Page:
BUSINESS GAME (MINE A MILLION) - Reviewed by Mike
This 1960's Waddingtons game was hugely popular in its day and placed the players in the position of mine owners who had to generate production at their pitheads in the mountains, transport it to the warehouse on the coast and ultimately transport it across the ocean to the USA, where its worth was converted from pounds sterling into dollars. The game got its title from the objective, which was to make a million dollars.
Interaction was based around the 3 different types of transport available to move the stocks around. These were lorries, capable of carrying 2 items of stock; barges, capable of carrying 5 items; and ships, capable of carrying 10 items. There were a restricted number of each types of transport available at any one time and after use they were replaced in the 'pool'. It cost a fixed amount to hire a lorry, but the real fun came when players started to operate barges and ships as different rules applied.
Barges cost £7,500 to hire per turn and had to be full to its capacity of 5 when starting its journey from the pithead or the warehouse. The player hiring the barge had only to have a minimum of 1 item in the barge and could demand stock from other owners to complete his load, charging them for the privilege. This often depleted either stocks or cash from the other owners, the only benefit being that stocks at the warehouse increased 4-fold in value when at the warehouse, or were converted into dollars in the States.
Similarly, ships cost £15,000 per turn to hire and sailed from the warehouse to the States. Their capacity of 10 had to include 5 of the lessee but once again taking other players stock and charging them could make up the cargo.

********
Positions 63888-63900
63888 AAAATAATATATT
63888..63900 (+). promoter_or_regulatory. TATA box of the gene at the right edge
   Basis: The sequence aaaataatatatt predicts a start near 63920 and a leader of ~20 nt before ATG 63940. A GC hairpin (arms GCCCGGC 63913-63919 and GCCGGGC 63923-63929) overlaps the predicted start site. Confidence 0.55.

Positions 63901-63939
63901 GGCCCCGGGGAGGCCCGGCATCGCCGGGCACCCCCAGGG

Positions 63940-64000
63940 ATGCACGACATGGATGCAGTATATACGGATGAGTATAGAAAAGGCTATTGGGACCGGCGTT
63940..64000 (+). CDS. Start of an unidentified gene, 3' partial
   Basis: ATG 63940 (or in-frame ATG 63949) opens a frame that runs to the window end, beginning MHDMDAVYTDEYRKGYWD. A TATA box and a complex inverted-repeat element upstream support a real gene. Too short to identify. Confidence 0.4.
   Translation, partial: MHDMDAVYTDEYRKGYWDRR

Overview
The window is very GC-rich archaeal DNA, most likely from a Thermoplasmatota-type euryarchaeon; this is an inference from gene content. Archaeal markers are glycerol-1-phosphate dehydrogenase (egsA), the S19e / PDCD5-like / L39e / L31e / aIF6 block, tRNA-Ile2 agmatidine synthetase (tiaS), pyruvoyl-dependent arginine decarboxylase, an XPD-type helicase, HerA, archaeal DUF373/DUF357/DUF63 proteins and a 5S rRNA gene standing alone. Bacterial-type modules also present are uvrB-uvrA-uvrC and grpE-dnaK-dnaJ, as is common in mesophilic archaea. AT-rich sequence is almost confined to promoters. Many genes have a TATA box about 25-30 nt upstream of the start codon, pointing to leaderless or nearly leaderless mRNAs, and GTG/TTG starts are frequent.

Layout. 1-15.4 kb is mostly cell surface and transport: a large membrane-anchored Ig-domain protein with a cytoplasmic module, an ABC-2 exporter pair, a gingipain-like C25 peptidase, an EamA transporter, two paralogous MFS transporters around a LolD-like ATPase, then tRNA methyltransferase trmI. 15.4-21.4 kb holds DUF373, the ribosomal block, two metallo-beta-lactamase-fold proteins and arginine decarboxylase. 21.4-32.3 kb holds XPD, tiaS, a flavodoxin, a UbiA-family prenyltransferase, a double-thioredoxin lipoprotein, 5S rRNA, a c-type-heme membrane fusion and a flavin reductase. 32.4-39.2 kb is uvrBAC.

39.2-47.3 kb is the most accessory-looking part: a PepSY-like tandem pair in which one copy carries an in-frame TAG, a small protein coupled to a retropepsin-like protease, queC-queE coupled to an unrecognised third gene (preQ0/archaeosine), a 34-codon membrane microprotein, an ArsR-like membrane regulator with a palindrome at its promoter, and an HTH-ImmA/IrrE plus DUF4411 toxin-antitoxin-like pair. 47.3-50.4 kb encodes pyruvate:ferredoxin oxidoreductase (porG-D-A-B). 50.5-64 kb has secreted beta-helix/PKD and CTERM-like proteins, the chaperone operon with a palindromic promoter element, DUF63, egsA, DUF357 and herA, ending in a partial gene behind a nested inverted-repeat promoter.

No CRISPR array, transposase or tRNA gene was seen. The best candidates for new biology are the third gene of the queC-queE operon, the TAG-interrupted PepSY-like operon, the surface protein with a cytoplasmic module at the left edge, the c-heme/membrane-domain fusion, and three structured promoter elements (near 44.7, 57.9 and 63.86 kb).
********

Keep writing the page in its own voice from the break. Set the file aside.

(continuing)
Turns consisted of selling stock, either from the pithead or the warehouse, hiring transport and then throwing a dice for stock generation and movement. On certain numbers an incident card was taken from a face-down pack and these could be either a help or a hindrance, some of the effects being quite devastating, such as "Fire at the warehouse, all stocks belonging to all players are lost".
So players had the choice of either building up their own stock and money to run their own exclusive operation or by constantly pinching other peoples stock to fund their movement. Those with large stocks and/or money became an easy target for the other players to raid, but at least they were increasing the value of the stock. Barge or Ship owners could come unstuck as barge routes were capable of becoming jammed when more than one was operating but standing charges still had to be paid even if movement was not possible.
This was probably one of the first games to introduce the concept of "Business Strategy" to the family boardgame as players had to build up their operation through a series of managed phases, i.e. lorry phase, then barges, then ships. When using the latter 2 types one had to ensure that sufficient cash reserves were available to complete the trip, catering for an unlucky distribution of dice throws. There was perverse joy in taking someone's stock to complete your own barge, leaving them unable to fill their own, but often they got their revenge later.